TOKYO (Reuters) - The Bank of Japan issued a warning for the first time in 20 years that financial institutions may be over-extending real estate loans, a sign that years of ultra-low interest rates is prodding banks to move into riskier lending to make profits.
Nearly 60 percent of regional banks could suffer net losses a decade from now if corporate borrowing keeps falling at the current trend, the central bank said in a semi-annual report on Japan’s banking system on Wednesday.
The report, which is among key factors the BOJ board will scrutinise in deciding monetary policy, highlights the mounting demerits of prolonged monetary easing such as the damage it is inflicting on financial institutions’ profits.
“As regional banks have generally not been able to secure profits commensurate with the increase in risk-weighed assets, their capital adequacy ratios and stress resilience have declined moderately,” the BOJ said in the report.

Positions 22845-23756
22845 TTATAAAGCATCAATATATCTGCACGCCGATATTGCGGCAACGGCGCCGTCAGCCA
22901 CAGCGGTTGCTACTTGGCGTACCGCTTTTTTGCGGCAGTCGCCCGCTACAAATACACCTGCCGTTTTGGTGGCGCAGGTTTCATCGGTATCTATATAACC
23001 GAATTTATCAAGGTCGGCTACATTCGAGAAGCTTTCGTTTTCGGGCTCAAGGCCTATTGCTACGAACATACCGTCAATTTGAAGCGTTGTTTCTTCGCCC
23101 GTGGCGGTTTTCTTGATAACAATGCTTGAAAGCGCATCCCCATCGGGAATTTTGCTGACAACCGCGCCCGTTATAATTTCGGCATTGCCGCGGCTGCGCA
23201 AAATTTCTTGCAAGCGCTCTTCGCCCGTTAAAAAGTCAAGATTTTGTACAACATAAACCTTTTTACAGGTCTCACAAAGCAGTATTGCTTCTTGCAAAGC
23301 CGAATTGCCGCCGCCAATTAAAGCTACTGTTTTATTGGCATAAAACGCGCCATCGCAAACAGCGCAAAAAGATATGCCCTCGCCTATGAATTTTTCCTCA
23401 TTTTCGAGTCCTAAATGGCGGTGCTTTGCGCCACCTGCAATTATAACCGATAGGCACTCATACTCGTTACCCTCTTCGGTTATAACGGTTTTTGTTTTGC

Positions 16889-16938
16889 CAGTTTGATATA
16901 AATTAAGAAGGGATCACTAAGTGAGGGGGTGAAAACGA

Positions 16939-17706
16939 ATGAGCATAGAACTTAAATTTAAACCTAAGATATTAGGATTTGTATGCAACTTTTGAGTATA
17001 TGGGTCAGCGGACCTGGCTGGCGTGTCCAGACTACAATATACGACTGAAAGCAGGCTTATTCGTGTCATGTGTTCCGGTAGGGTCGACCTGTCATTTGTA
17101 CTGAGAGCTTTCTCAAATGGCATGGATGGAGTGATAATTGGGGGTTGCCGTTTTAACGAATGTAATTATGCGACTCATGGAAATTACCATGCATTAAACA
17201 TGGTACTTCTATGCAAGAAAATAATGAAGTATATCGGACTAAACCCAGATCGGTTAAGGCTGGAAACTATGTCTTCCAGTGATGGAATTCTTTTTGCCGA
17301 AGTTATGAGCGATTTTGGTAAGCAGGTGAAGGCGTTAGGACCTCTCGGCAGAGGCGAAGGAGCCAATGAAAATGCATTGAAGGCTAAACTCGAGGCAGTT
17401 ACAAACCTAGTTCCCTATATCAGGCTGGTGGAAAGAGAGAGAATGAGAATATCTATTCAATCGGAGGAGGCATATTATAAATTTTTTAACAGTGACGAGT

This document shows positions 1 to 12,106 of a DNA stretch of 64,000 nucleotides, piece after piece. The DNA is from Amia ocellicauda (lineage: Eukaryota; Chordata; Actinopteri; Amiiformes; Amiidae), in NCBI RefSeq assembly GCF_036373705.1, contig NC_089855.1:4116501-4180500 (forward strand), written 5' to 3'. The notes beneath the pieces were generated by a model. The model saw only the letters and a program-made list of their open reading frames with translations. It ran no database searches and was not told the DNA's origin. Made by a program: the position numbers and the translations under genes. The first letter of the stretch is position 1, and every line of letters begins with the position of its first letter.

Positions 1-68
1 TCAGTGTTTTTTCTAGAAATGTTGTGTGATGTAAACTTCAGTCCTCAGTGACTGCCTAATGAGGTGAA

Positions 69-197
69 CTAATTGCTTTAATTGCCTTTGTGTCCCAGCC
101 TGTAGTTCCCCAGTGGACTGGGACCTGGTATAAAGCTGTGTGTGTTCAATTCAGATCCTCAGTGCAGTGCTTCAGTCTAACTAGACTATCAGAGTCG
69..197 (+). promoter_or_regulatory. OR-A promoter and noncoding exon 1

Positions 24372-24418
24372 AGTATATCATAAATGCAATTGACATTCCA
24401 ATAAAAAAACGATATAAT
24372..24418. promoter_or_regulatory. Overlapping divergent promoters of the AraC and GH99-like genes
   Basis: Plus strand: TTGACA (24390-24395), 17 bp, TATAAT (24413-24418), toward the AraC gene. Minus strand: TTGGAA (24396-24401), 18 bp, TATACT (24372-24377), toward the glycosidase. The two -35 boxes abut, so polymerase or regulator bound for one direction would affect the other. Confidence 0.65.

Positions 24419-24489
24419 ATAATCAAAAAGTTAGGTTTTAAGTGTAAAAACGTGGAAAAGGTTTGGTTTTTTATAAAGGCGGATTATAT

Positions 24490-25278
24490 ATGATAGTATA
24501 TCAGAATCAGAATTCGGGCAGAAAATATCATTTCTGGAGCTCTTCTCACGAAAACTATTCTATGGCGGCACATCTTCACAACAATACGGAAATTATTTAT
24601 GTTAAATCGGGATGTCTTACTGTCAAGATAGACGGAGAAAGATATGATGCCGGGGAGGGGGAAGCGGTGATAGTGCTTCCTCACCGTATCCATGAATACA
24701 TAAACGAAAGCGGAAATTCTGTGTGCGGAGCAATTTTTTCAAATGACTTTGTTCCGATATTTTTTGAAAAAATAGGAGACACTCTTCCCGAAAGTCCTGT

“Should this situation persist, downward pressure on the real economy from the financial system could intensify,” it said.
The BOJ’s financial system report analyses whether there are any excessive risk-taking among financial institutions, as well as how resilient they are to various risks and market shocks.
It includes a heat map detecting signs of overheating or contraction in financial activity.
Among the indicators in the heat map, an index measuring the ratio of real estate loans to gross domestic product (GDP) turned “red,” or showed signs of overheating, for the first time since the end of 1990, the BOJ said.
The remaining 13 indicators were “green,” which showed financial and economic activities as a whole have not shown excessive movements, according to the report.
“Financial and economic activities as a whole have shown no signs of overheating as observed during Japan’s asset-inflated bubble period in the late 1980s,” the report said.
“But possible vulnerabilities of the real estate market warrant close attention, as financial institutions that have been active in extending loans to rental housing businesses tend to have relatively low capital adequacy ratios,” it said.
Reporting by Leika Kihara; Editing by Kim Coghill